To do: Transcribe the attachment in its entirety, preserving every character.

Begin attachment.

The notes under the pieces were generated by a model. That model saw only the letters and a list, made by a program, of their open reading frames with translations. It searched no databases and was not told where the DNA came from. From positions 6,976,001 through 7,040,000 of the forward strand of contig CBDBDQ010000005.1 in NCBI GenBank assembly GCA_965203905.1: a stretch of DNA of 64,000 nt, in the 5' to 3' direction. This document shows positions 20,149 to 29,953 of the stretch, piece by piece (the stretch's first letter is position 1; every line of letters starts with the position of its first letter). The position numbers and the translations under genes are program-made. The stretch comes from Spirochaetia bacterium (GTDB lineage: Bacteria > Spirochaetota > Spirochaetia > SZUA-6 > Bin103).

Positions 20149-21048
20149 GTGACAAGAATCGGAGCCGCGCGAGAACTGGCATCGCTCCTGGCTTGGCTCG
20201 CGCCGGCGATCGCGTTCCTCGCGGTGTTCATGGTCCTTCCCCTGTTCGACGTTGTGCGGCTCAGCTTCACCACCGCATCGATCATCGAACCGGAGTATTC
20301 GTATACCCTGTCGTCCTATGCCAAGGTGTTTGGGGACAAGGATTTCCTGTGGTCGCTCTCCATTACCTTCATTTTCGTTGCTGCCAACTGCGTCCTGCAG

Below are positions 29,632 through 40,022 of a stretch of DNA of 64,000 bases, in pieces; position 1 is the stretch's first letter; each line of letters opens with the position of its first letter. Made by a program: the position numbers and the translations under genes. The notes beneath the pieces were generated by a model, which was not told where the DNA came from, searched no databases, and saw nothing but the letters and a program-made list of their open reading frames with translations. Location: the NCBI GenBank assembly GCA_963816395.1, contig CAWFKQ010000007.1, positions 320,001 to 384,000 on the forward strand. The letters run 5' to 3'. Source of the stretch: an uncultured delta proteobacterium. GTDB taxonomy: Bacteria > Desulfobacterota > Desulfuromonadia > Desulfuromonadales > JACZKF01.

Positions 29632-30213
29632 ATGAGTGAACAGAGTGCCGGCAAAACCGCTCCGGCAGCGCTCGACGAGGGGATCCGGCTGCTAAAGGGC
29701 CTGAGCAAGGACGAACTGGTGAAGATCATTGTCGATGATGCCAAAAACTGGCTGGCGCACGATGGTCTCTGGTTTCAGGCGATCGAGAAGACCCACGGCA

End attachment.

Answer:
The notes under the pieces were generated by a model. That model saw only the letters and a list, made by a program, of their open reading frames with translations. It searched no databases and was not told where the DNA came from. From positions 6,976,001 through 7,040,000 of the forward strand of contig CBDBDQ010000005.1 in NCBI GenBank assembly GCA_965203905.1: a stretch of DNA of 64,000 nt, in the 5' to 3' direction. This document shows positions 20,149 to 29,953 of the stretch, piece by piece (the stretch's first letter is position 1; every line of letters starts with the position of its first letter). The position numbers and the translations under genes are program-made. The stretch comes from Spirochaetia bacterium (GTDB lineage: Bacteria > Spirochaetota > Spirochaetia > SZUA-6 > Bin103).

Positions 20149-21048
20149 GTGACAAGAATCGGAGCCGCGCGAGAACTGGCATCGCTCCTGGCTTGGCTCG
20201 CGCCGGCGATCGCGTTCCTCGCGGTGTTCATGGTCCTTCCCCTGTTCGACGTTGTGCGGCTCAGCTTCACCACCGCATCGATCATCGAACCGGAGTATTC
20301 GTATACCCTGTCGTCCTATGCCAAGGTGTTTGGGGACAAGGATTTCCTGTGGTCGCTCTCCATTACCTTCATTTTCGTTGCTGCCAACTGCGTCCTGCAG

Below are positions 29,632 through 40,022 of a stretch of DNA of 64,000 bases, in pieces; position 1 is the stretch's first letter; each line of letters opens with the position of its first letter. Made by a program: the position numbers and the translations under genes. The notes beneath the pieces were generated by a model, which was not told where the DNA came from, searched no databases, and saw nothing but the letters and a program-made list of their open reading frames with translations. Location: the NCBI GenBank assembly GCA_963816395.1, contig CAWFKQ010000007.1, positions 320,001 to 384,000 on the forward strand. The letters run 5' to 3'. Source of the stretch: an uncultured delta proteobacterium. GTDB taxonomy: Bacteria > Desulfobacterota > Desulfuromonadia > Desulfuromonadales > JACZKF01.

Positions 29632-30213
29632 ATGAGTGAACAGAGTGCCGGCAAAACCGCTCCGGCAGCGCTCGACGAGGGGATCCGGCTGCTAAAGGGC
29701 CTGAGCAAGGACGAACTGGTGAAGATCATTGTCGATGATGCCAAAAACTGGCTGGCGCACGATGGTCTCTGGTTTCAGGCGATCGAGAAGACCCACGGCA